FCC Adopts Rules To Help Consumers During Text-to-9-1-1 Transition
Monday, May 20, 2013
Posted by: Chris Nussman
Communications Commission has adopted rules requiring wireless carriers
and certain other text messaging providers to send an automatic "bounce-back”
text message to consumers who try to text 9-1-1 where text-to-9-1-1
service is not available. The FCC’s requirement will help protect the
public by substantially reducing the risk of consumers sending a text message to
9-1-1 and mistakenly believing that 9-1-1 authorities have received it.
Instead, consumers will receive an immediate response that text-to-9-1-1
is not supported and to contact emergency services by another means, such
as by making a voice call or using telecommunications relay services (if deaf,
hard of hearing, or speech disabled) to access 9-1-1.
The FCC noted that
deployment of Next Generation 9-1-1, including text-to-9-1-1 service, has
begun,but the transition is still in the very early stages and will not
be uniform. During the transition, text-to-9-1-1 will be available in certain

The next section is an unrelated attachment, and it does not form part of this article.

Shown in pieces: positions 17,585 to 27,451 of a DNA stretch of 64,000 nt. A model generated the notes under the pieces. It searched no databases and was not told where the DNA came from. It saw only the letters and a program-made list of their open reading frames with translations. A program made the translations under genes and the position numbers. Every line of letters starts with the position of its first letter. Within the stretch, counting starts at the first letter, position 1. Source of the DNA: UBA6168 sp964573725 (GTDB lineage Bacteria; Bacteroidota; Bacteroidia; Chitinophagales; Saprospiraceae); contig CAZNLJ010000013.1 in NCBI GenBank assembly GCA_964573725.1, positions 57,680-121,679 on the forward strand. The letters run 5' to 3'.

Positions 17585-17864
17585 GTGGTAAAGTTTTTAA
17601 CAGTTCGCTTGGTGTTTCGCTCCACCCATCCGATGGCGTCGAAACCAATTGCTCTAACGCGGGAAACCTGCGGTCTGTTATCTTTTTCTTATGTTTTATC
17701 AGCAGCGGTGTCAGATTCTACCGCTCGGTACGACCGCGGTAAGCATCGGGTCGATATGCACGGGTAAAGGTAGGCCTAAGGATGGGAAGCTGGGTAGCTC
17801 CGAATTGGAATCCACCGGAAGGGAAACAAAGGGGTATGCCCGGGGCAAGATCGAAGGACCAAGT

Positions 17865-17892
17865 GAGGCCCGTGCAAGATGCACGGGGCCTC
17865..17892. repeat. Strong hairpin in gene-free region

geographic areas sooner than others and may be supported by some service
providers and 9-1-1 call centers but not others. In addition, as text-to-9-1-1
becomes more widely available, it is likely to raise consumer expectations
as to its availability, which makes it increasingly important for the
public to know when the service is not available in an
To address these
concerns, the FCC is requiring wireless carriers and "interconnected” text
message providers – that is, providers of software applications that
enable consumers to send text messages to and receive text messages from
all or substantially all text-capable U.S. telephone numbers – to implement
the bounce-back capability no later than September 30, 2013. This requirement
does not apply to certain text message applications that reach only a
defined set of users, such as those within games and social media.
Click here to read more from the FCC.